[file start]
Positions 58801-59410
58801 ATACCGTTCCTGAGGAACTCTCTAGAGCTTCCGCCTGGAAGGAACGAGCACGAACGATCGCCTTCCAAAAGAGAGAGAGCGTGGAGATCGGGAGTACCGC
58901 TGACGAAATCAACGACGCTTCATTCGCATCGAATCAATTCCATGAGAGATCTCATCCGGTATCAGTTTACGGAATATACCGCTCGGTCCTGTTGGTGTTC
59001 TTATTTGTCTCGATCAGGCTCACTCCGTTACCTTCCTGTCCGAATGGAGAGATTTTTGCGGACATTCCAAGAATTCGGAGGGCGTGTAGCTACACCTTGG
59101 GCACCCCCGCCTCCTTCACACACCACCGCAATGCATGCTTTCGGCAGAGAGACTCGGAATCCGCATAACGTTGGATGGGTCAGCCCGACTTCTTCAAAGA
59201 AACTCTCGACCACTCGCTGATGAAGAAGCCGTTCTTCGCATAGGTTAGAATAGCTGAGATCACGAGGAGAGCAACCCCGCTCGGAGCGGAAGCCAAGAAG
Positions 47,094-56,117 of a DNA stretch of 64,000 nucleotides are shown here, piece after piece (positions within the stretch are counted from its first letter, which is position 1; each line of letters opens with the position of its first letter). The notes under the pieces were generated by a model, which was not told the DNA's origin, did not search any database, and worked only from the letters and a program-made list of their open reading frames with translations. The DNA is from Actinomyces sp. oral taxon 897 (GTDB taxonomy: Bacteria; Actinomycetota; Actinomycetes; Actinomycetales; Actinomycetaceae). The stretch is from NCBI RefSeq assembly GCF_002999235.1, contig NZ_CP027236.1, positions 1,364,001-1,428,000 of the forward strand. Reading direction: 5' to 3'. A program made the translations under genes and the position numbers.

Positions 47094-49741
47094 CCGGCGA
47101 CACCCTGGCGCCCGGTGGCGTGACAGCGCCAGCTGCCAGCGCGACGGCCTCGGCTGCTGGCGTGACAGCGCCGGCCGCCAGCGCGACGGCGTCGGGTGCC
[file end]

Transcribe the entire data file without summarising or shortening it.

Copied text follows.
Positions 58801-59410
58801 ATACCGTTCCTGAGGAACTCTCTAGAGCTTCCGCCTGGAAGGAACGAGCACGAACGATCGCCTTCCAAAAGAGAGAGAGCGTGGAGATCGGGAGTACCGC
58901 TGACGAAATCAACGACGCTTCATTCGCATCGAATCAATTCCATGAGAGATCTCATCCGGTATCAGTTTACGGAATATACCGCTCGGTCCTGTTGGTGTTC
59001 TTATTTGTCTCGATCAGGCTCACTCCGTTACCTTCCTGTCCGAATGGAGAGATTTTTGCGGACATTCCAAGAATTCGGAGGGCGTGTAGCTACACCTTGG
59101 GCACCCCCGCCTCCTTCACACACCACCGCAATGCATGCTTTCGGCAGAGAGACTCGGAATCCGCATAACGTTGGATGGGTCAGCCCGACTTCTTCAAAGA
59201 AACTCTCGACCACTCGCTGATGAAGAAGCCGTTCTTCGCATAGGTTAGAATAGCTGAGATCACGAGGAGAGCAACCCCGCTCGGAGCGGAAGCCAAGAAG
Positions 47,094-56,117 of a DNA stretch of 64,000 nucleotides are shown here, piece after piece (positions within the stretch are counted from its first letter, which is position 1; each line of letters opens with the position of its first letter). The notes under the pieces were generated by a model, which was not told the DNA's origin, did not search any database, and worked only from the letters and a program-made list of their open reading frames with translations. The DNA is from Actinomyces sp. oral taxon 897 (GTDB taxonomy: Bacteria; Actinomycetota; Actinomycetes; Actinomycetales; Actinomycetaceae). The stretch is from NCBI RefSeq assembly GCF_002999235.1, contig NZ_CP027236.1, positions 1,364,001-1,428,000 of the forward strand. Reading direction: 5' to 3'. A program made the translations under genes and the position numbers.

Positions 47094-49741
47094 CCGGCGA
47101 CACCCTGGCGCCCGGTGGCGTGACAGCGCCAGCTGCCAGCGCGACGGCCTCGGCTGCTGGCGTGACAGCGCCGGCCGCCAGCGCGACGGCGTCGGGTGCC